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Louis h. sullivan architectural ornament collection, southern illinois university - Louis Sullivan | American architect | Britannica.com



The father of the skyscraper, patriarch of modernism, coiner of everyone’s favorite design phrase, “form (ever) follows function,” was born on this day in 1856. Though less well-known than other designers of the early 20th century (like Frank Lloyd Wright, who worked at Sullivan’s Chicago firm and considered Sullivan a mentor), Sullivan built more than 200 buildings across the Midwest and set the stage for a generation of modernist architects who believed that the form of a building should be in direct relation to its purpose.

In a poetic passage from a 1896 essay titled “ The Tall Office Building Artistically Considered ,” Sullivan wrote:

Whether it be the sweeping eagle in his flight, or the open apple-blossom, the toiling workhorse, the blithe swan, the branching oak, the winding stream at its base, the drifting clouds, over all the coursing sun, form ever follows function , and this is the law. Where function does not change form does not change. The granite rocks, the ever-brooding hills, remain for ages;the lightning lives, comes into shape, and dies in a twinkling.

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The father of the skyscraper, patriarch of modernism, coiner of everyone’s favorite design phrase, “form (ever) follows function,” was born on this day in 1856. Though less well-known than other designers of the early 20th century (like Frank Lloyd Wright, who worked at Sullivan’s Chicago firm and considered Sullivan a mentor), Sullivan built more than 200 buildings across the Midwest and set the stage for a generation of modernist architects who believed that the form of a building should be in direct relation to its purpose.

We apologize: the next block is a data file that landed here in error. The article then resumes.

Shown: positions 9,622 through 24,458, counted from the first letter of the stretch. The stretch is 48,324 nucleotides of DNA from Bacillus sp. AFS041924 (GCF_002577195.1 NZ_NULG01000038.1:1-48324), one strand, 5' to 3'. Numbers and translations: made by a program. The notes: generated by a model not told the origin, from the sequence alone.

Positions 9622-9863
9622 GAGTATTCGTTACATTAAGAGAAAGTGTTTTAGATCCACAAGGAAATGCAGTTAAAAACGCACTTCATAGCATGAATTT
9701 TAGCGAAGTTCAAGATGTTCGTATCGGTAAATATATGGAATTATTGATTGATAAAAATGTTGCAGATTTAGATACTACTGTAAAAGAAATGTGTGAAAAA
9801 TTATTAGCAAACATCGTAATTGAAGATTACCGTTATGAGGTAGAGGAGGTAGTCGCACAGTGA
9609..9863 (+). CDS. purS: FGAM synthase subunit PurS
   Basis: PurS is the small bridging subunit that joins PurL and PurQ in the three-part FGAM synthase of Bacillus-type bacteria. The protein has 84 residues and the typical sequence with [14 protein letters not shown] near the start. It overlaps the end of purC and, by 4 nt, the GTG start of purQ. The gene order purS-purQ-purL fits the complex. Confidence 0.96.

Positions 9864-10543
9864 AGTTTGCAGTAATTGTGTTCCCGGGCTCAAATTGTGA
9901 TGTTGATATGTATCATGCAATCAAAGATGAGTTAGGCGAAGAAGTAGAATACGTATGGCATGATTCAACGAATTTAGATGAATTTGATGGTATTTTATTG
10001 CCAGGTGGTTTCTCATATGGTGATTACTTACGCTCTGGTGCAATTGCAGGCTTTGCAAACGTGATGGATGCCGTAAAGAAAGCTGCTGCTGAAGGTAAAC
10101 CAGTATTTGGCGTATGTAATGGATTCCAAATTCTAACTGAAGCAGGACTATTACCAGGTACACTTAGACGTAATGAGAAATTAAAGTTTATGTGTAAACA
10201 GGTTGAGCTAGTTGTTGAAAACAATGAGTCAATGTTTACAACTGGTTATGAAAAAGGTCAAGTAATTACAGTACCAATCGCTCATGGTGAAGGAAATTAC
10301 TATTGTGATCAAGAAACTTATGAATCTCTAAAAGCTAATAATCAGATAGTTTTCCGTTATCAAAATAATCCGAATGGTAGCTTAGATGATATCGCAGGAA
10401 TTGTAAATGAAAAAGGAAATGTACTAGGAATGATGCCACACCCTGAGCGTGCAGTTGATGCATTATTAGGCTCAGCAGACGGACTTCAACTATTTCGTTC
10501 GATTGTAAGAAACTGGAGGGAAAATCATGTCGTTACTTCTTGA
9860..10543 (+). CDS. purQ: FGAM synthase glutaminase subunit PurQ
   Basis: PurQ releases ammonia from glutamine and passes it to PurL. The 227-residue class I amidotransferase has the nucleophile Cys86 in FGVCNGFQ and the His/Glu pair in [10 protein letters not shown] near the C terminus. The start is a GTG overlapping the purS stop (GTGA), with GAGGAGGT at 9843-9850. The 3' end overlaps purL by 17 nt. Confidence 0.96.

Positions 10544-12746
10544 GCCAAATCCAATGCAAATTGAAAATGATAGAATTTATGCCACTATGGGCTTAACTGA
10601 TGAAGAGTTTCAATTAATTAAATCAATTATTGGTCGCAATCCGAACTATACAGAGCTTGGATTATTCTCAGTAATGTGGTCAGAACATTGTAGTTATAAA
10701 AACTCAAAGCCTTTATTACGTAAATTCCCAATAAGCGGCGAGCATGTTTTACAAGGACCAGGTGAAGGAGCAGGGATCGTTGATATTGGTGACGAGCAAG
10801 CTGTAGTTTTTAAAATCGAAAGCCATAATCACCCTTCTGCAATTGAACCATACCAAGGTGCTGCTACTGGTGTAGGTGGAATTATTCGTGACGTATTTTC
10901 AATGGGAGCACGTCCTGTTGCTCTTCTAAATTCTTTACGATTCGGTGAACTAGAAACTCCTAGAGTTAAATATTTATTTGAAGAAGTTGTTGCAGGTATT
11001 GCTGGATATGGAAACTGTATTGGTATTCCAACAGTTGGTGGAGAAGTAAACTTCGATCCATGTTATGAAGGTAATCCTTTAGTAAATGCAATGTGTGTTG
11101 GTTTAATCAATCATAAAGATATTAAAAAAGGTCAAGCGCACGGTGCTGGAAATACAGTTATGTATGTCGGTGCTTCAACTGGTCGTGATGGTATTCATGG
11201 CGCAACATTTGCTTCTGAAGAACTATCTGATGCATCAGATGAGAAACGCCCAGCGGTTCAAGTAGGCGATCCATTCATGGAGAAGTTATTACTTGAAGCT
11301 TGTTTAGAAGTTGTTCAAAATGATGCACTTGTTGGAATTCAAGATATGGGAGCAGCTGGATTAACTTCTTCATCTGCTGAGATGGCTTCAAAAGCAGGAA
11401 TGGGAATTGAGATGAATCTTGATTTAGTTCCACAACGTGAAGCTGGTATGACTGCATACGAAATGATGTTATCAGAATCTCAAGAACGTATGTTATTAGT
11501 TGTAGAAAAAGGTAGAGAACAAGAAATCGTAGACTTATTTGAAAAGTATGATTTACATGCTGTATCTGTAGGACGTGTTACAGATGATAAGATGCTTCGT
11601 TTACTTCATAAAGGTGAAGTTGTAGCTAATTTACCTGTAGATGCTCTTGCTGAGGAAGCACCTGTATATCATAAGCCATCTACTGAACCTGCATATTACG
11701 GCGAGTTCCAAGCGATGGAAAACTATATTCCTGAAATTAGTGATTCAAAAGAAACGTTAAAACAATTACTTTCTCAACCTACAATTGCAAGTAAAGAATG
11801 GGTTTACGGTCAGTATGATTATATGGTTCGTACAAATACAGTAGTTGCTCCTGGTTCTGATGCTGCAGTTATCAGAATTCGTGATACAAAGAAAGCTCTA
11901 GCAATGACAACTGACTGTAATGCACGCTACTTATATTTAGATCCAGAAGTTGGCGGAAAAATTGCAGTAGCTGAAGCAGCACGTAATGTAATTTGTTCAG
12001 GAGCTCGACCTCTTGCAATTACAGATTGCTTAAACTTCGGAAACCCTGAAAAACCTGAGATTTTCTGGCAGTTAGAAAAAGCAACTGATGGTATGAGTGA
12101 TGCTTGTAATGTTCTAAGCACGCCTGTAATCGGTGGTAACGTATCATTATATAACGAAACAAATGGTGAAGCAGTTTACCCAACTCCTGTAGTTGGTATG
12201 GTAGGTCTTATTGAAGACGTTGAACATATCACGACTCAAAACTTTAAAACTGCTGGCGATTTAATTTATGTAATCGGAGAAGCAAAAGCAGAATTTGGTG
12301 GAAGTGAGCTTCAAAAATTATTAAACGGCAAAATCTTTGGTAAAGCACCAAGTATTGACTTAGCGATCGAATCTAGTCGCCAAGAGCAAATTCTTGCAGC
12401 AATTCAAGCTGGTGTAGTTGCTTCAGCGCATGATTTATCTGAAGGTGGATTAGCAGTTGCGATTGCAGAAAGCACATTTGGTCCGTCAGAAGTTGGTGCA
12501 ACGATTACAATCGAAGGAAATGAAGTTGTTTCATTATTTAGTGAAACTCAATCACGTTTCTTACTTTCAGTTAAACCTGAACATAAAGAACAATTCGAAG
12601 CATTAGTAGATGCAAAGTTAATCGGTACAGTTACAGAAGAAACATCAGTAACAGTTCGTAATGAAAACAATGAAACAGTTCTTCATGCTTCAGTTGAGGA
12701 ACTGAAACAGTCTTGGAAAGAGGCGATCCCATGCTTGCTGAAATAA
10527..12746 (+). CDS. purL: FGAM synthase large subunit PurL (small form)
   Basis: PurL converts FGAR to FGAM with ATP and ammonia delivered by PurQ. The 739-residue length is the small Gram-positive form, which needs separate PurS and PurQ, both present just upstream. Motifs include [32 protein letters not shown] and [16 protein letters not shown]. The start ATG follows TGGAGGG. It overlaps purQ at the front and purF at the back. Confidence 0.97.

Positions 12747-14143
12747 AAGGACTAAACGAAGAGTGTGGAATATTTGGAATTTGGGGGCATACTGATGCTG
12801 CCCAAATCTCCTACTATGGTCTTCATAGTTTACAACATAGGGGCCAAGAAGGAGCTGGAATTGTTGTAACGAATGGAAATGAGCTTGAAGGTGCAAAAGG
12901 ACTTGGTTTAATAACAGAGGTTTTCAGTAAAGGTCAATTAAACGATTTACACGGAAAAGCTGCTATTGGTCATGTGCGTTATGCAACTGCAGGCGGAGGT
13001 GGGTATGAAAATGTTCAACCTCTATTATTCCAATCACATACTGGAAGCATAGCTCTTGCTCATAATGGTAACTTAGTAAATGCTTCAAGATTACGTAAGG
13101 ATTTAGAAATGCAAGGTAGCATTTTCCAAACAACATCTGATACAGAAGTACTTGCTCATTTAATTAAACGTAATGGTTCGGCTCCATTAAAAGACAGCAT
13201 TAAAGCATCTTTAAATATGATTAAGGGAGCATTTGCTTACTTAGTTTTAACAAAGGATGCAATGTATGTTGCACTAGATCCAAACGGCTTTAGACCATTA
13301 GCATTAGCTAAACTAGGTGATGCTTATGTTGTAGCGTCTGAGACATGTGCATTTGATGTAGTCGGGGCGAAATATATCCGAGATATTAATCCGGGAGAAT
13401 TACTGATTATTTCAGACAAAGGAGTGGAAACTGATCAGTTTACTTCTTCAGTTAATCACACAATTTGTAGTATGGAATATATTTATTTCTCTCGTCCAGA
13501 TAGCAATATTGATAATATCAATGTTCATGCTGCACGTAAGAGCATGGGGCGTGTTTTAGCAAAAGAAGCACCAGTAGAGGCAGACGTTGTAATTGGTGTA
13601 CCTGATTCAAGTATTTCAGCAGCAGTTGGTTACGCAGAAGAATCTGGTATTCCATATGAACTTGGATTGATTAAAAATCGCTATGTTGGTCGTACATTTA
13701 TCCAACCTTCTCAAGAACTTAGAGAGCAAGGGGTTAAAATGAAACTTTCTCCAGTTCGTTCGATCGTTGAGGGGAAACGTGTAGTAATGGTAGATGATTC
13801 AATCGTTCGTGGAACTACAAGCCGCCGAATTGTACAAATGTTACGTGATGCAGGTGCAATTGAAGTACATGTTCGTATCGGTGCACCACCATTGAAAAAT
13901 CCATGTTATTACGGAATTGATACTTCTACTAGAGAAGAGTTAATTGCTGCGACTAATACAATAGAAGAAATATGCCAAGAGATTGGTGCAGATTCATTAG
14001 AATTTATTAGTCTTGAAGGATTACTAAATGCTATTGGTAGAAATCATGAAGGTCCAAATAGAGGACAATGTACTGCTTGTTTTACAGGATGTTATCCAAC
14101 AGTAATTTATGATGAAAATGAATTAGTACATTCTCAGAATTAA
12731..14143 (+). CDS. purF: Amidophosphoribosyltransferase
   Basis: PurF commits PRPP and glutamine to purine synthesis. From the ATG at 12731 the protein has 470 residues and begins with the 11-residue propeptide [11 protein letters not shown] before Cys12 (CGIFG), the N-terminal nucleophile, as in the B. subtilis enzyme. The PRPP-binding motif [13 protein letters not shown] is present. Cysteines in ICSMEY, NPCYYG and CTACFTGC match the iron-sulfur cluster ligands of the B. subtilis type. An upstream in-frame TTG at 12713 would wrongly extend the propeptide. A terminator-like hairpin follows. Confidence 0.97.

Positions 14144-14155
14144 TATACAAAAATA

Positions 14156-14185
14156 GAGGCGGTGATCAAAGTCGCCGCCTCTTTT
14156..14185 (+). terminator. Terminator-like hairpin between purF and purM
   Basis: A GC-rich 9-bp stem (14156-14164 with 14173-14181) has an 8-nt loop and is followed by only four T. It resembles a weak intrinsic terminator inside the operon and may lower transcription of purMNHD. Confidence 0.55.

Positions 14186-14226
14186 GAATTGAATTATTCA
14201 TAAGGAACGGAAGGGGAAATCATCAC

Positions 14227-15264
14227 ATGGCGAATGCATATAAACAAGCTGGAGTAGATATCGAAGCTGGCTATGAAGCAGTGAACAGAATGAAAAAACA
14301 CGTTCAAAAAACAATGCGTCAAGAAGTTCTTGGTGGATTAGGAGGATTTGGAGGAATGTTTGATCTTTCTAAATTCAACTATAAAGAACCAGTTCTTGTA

In a poetic passage from a 1896 essay titled “ The Tall Office Building Artistically Considered ,” Sullivan wrote:

Whether it be the sweeping eagle in his flight, or the open apple-blossom, the toiling workhorse, the blithe swan, the branching oak, the winding stream at its base, the drifting clouds, over all the coursing sun, form ever follows function , and this is the law. Where function does not change form does not change. The granite rocks, the ever-brooding hills, remain for ages;the lightning lives, comes into shape, and dies in a twinkling.

Please check the URL for proper spelling and capitalization. If you're having trouble locating a destination on Yahoo, try visiting the Yahoo home page or look through a list of Yahoo's online services . Also, you may find what you're looking for if you try searching below.

The father of the skyscraper, patriarch of modernism, coiner of everyone’s favorite design phrase, “form (ever) follows function,” was born on this day in 1856. Though less well-known than other designers of the early 20th century (like Frank Lloyd Wright, who worked at Sullivan’s Chicago firm and considered Sullivan a mentor), Sullivan built more than 200 buildings across the Midwest and set the stage for a generation of modernist architects who believed that the form of a building should be in direct relation to its purpose.

In a poetic passage from a 1896 essay titled “ The Tall Office Building Artistically Considered ,” Sullivan wrote:

Whether it be the sweeping eagle in his flight, or the open apple-blossom, the toiling workhorse, the blithe swan, the branching oak, the winding stream at its base, the drifting clouds, over all the coursing sun, form ever follows function , and this is the law. Where function does not change form does not change. The granite rocks, the ever-brooding hills, remain for ages;the lightning lives, comes into shape, and dies in a twinkling.


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